Diabetes Prevention and Risk Factors: What You Can and Can’t Avoid

There are a number of risk factors for diabetes, and, depending on the type, there are also ways to prevent the disease. Even when it’s not possible to prevent diabetes, there are ways to lessen its effects. If you have Type I diabetes, managing your condition is the main focus. This type of diabetes comes about from a lack of insulin production in the body, and is generally not considered to be preventable.

Type II diabetes, however, can be caused by lifestyle choices. That means you can make changes that can improve or even reverse your condition, or stop you from getting diabetes in the first place. For purposes of this article, the focus will be on Type II diabetes.

Tobacco Use Can Be a Factor

People who smoke are more likely to be diabetic. While there isn’t necessarily a direct link between tobacco and diabetes, people who smoke usually have less healthy lifestyles than non-smokers. That’s not always the case, of course. There are even athletes who occasionally smoke a cigarette. But most people who smoke, especially those who smoke heavily, lead lives burdened by other unhealthy habits. This can include drinking too much, overeating, not getting adequate rest, and working jobs that are stressful or hard on the body. For that reason, smoking may help reduce diabetes risk.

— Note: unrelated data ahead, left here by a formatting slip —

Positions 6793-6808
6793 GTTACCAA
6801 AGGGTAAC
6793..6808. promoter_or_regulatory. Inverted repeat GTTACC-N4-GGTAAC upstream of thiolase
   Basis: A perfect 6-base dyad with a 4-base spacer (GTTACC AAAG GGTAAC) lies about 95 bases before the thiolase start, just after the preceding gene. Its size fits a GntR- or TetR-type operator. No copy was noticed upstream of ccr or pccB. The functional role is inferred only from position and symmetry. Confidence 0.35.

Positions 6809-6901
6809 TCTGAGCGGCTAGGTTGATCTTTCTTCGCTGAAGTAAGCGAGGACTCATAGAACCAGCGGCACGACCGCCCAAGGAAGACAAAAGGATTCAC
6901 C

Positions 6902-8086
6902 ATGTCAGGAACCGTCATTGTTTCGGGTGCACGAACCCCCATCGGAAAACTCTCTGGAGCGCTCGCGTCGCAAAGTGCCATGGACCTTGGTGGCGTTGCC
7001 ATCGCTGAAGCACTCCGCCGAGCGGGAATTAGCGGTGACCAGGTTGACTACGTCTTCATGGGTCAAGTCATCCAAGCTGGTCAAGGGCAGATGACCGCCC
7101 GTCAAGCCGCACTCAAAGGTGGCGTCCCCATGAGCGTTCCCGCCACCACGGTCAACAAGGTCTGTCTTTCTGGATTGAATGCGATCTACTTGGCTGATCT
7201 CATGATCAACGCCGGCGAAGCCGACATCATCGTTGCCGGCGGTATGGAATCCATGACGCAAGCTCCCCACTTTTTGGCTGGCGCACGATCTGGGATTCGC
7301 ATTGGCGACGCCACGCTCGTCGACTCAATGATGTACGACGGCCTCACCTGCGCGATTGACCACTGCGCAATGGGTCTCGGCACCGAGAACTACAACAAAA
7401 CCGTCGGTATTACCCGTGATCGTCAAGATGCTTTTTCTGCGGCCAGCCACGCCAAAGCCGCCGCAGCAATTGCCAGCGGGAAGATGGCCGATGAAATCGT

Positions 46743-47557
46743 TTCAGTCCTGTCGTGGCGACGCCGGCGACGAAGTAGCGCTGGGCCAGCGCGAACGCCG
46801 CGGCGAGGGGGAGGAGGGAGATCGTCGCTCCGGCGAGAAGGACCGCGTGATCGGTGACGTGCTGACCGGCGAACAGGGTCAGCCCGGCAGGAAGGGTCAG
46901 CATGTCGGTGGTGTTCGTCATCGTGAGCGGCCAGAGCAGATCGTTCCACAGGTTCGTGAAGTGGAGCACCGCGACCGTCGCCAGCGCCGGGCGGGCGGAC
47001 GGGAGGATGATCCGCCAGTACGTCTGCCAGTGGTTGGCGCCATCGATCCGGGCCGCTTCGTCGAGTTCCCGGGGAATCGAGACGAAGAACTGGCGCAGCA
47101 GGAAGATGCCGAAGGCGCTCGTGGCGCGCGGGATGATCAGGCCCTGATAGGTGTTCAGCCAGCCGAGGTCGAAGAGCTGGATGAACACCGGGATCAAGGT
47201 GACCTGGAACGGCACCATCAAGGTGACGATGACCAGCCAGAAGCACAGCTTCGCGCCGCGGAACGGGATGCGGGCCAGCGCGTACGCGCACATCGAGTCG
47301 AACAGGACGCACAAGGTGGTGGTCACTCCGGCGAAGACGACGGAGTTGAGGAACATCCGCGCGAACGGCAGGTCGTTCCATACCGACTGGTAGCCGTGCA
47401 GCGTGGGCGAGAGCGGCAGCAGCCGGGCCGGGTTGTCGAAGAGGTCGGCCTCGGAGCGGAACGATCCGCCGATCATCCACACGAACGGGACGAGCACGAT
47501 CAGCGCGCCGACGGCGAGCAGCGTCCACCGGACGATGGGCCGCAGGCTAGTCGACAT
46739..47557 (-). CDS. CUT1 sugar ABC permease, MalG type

When people quit smoking, it’s often as part of a lifestyle change that will help them be healthier and feel better about themselves overall. This can give them the incentive they need to lose weight, get more exercise, get better sleep, and even see their doctor more frequently. With that in mind, it’s important to note that quitting tobacco, in and of itself, isn’t necessarily proven to reduce the risk of diabetes. But anything that makes you healthier overall can reduce your chances of developing a chronic disease, and that may be enough to make quitting smoking worthwhile to a large number of current smokers.

Does Your Diet Really Affect Diabetes?